MI: Bowfishing, spearing regulations revamped

Lansing – A proposal to revamp Michigan spearing and bowfishing regulations, including opening up about half the lakes currently closed to the fishing method, is getting mixed reviews.

The Bowfishing Association of Michigan calls the package "excellent," according to its president, Steve Winters, of Manistee. He said it increases the species bowfishers can take, and establishes year-round shooting.

But the rule proposal doesn't have the support of the pro-spearing Michigan Darkhouse Angling Association, even though it was part of the group that drafted it. It's not that the group is against the effort to simplify rules and expand spearing opportunities; it's that the measure doesn't go far enough.

"Our problem is with the (approximately 20) lakes still on the (closed-to-spearing) list," MDAA president Mike Holmes said in a phone interview with Michigan Outdoor News. "There's no difference between those and the lakes being taken off the list.

"It's discrimination," he said, adding that it reflects an anti-spearing bias of the DNR's Fisheries Division, one that the division has consistently denied.

The proposal, presented to the Natural Resources Commission in October and eligible for DNR Director Rodney Stokes' signature in November, reflects what the DNR calls "significant changes" aimed at simplifying spearing and bowfishing rules and increasing the diversity of fishing opportunities, all while protecting the resource.

The DNR's Fisheries Division in 2007 convened an internal spearing workgroup to devise a way to simplify spearing rules through new statutes.

Before that could happen, though, oversight for those rules moved from the Legislature to the DNR director (and not, Holmes pointed out, its Natural Resources Commission).

That, the department said in its memo to the commission, gave it the flexibility to consider "wholesale changes to spearing regulations," including bowfishing rules.

Biologists in each management unit were asked to review rules as they applied to their areas, and to suggest changes.

A draft rule package was prepared and presented to a group now known as the Warmwater Resources Advisory Council, which includes Fisheries Division personnel as well as invited representatives of stakeholders such as MDAA and BAM.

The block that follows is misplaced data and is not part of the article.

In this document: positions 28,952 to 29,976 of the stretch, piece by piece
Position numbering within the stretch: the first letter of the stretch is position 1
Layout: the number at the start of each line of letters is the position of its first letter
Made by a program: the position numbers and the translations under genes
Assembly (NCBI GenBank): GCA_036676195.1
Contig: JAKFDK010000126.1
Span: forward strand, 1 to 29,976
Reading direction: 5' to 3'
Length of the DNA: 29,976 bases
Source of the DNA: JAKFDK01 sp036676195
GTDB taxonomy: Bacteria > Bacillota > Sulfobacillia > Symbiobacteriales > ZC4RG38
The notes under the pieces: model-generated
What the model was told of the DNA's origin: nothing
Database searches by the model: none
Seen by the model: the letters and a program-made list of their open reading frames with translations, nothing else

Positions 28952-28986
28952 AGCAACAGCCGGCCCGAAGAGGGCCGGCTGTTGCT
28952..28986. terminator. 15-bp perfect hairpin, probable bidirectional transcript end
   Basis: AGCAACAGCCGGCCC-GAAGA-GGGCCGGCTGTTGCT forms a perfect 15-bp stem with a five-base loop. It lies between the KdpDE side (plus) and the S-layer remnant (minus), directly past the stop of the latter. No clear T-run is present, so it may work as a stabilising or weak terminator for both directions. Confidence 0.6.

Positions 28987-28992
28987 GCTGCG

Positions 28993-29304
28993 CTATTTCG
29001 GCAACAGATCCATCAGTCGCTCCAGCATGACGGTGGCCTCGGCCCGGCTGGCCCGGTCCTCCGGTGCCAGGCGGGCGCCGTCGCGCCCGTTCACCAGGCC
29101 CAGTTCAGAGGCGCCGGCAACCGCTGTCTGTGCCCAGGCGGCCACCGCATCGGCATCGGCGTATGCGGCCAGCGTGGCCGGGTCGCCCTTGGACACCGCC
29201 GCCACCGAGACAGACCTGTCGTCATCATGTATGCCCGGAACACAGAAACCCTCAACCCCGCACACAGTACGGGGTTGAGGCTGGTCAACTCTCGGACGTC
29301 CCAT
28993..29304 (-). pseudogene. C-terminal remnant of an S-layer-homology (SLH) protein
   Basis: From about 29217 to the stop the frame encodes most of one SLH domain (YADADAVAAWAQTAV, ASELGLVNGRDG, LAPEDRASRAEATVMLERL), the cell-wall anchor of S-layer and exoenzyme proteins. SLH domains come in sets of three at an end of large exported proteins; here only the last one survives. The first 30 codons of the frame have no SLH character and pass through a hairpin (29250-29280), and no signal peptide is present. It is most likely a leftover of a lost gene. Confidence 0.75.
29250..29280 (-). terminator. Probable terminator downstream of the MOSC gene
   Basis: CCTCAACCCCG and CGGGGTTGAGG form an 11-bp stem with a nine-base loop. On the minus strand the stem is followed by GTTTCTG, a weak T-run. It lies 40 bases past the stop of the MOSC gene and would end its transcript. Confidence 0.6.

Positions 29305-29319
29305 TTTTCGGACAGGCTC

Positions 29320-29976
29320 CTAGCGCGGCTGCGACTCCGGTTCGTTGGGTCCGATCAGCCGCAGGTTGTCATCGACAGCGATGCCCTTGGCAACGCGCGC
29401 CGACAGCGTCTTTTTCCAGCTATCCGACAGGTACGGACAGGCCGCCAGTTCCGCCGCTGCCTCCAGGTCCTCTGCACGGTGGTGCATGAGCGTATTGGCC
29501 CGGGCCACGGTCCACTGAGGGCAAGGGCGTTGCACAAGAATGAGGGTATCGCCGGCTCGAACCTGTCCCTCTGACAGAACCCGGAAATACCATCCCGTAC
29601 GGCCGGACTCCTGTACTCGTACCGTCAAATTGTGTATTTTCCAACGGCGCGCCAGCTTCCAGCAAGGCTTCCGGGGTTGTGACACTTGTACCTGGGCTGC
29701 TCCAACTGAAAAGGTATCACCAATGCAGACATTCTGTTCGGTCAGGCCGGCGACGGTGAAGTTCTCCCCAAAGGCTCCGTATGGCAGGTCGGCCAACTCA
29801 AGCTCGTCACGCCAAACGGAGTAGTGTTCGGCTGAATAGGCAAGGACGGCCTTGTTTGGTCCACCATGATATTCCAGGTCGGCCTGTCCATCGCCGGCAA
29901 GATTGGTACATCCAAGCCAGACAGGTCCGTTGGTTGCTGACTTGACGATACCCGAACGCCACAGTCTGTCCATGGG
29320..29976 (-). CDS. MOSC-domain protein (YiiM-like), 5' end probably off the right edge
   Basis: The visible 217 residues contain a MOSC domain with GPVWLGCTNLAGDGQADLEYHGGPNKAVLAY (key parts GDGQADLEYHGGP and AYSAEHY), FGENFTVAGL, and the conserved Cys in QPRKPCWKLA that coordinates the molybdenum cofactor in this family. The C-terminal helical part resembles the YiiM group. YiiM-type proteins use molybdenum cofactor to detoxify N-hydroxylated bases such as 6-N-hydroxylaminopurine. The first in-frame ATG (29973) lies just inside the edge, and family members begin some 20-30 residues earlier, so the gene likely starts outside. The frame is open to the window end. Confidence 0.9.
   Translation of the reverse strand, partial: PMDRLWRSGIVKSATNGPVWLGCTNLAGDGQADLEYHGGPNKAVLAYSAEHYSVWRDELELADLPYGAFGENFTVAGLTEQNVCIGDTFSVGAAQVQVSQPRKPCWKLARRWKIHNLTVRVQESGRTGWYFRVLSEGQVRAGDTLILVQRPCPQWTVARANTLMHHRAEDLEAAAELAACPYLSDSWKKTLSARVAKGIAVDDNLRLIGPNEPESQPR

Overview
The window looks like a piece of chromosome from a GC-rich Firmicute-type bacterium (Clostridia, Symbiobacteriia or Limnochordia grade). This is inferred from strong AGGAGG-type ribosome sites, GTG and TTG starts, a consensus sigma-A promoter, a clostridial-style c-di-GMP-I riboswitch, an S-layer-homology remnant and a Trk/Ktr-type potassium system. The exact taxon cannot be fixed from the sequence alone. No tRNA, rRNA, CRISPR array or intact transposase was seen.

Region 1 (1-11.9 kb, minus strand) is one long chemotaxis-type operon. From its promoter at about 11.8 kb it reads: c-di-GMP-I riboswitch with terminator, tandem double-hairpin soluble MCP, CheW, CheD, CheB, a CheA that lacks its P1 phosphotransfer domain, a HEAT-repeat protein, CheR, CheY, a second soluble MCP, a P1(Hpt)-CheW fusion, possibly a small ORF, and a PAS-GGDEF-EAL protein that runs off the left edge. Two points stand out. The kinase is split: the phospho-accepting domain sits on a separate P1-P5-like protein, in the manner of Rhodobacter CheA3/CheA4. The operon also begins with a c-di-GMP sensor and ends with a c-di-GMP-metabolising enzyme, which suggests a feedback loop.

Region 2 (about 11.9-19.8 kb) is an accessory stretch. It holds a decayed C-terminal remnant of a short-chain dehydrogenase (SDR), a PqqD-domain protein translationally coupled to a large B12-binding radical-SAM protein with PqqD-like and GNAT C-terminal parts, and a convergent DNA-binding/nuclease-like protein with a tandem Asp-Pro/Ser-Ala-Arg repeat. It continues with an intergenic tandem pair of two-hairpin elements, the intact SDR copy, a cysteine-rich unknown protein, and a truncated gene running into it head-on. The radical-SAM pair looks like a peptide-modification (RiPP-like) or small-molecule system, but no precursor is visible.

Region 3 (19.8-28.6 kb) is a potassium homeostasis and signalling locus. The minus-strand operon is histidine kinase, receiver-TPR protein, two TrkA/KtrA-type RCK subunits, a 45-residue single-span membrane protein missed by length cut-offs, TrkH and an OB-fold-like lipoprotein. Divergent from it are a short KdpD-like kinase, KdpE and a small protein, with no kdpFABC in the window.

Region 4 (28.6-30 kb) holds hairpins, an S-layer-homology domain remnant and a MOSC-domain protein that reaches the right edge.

That council's work produced the package presented for information only at the NRC's October meeting, and eligible for action in November.

MDAA, although active in the meetings, is opposed to the package, Holmes said.

The new rules would, according to the memo, lengthen the season on many waters; expand the waters on which spearing and bowfishing are allowed; increase the types of gear that can be used; include in spearable species gizzard shad, goldfish, and grass carp; fold other regulations into the order, except those governing spearing of lake sturgeon; eliminate spearing in some waters because of management changes; and drop many restrictions and exceptions.

Specifically, the director's order, if approved, would allow spearing and bowfishing year-round in all waters except designated trout lakes and designated trout streams for bowfin, bullheads, burbot, carp, catfish, drum, gizzard shad, goldfish, grass carp, lake herring (cisco), longnose gar, smelt, sucker, and whitefish.

Spearing (with hand-held spear, through ice) for northern pike and muskellunge would be allowed Dec. 1 through March 15 on all waters except designated trout lakes and trout streams.

Lakes and impoundment floodwaters closed to pike and muskie spearing would include: Fletcher Floodwaters (Alpena County); Thornapple Lake (Barry); Caribou Lake (Chippewa); Budd Lake (Clare); Lake Ovid (Clinton); Brule, Chicagon, Pint, and Stanley lakes and Paint Pond (Iron); Campau and Murray lakes (Kent); Lake Gratiot (Keweenaw); Lake Hudson (Lenawee); Fletcher Floodwaters (Montmorency); Big Bear Lake (Otsego); Houghton Lake (Roscommon); Long Lake (St. Joseph); and Bankson and Round lakes (Van Buren).

Other proposed rules would include a spring ban on spears and gaffs on some northern Michigan rivers; a single trout stream opening to pike spearing through ice; and some designated trout streams open to spring spearing for so-called rough fish.

Muskie fishing would be limited to hook and line in lakes Erie and St. Clair, and the Detroit and St. Clair rivers.

Holmes said that at the request of his group, Sen. Tom Casperson, R-Escanaba, wrote the DNR, asking that it not include the lake- and river-specific portions limiting spearing.

If approved in November, the rules would take effect April 1, 2012.

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